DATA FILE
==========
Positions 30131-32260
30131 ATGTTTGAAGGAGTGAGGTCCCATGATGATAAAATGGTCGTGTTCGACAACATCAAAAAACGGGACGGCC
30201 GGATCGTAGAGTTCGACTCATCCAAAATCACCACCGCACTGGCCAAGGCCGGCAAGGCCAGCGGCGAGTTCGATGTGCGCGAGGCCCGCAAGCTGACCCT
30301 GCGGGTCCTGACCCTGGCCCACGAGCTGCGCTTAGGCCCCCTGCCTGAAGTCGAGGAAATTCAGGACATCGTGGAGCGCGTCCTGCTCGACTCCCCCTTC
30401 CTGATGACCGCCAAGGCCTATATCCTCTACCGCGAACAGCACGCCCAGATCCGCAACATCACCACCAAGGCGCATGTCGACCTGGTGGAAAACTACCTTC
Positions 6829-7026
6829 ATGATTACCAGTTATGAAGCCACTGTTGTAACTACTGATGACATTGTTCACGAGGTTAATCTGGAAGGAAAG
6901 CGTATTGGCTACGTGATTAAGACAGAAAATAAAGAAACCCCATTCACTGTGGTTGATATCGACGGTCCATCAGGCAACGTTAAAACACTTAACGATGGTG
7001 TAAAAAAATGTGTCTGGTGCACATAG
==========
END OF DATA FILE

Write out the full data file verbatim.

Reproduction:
Positions 30131-32260
30131 ATGTTTGAAGGAGTGAGGTCCCATGATGATAAAATGGTCGTGTTCGACAACATCAAAAAACGGGACGGCC
30201 GGATCGTAGAGTTCGACTCATCCAAAATCACCACCGCACTGGCCAAGGCCGGCAAGGCCAGCGGCGAGTTCGATGTGCGCGAGGCCCGCAAGCTGACCCT
30301 GCGGGTCCTGACCCTGGCCCACGAGCTGCGCTTAGGCCCCCTGCCTGAAGTCGAGGAAATTCAGGACATCGTGGAGCGCGTCCTGCTCGACTCCCCCTTC
30401 CTGATGACCGCCAAGGCCTATATCCTCTACCGCGAACAGCACGCCCAGATCCGCAACATCACCACCAAGGCGCATGTCGACCTGGTGGAAAACTACCTTC
Positions 6829-7026
6829 ATGATTACCAGTTATGAAGCCACTGTTGTAACTACTGATGACATTGTTCACGAGGTTAATCTGGAAGGAAAG
6901 CGTATTGGCTACGTGATTAAGACAGAAAATAAAGAAACCCCATTCACTGTGGTTGATATCGACGGTCCATCAGGCAACGTTAAAACACTTAACGATGGTG
7001 TAAAAAAATGTGTCTGGTGCACATAG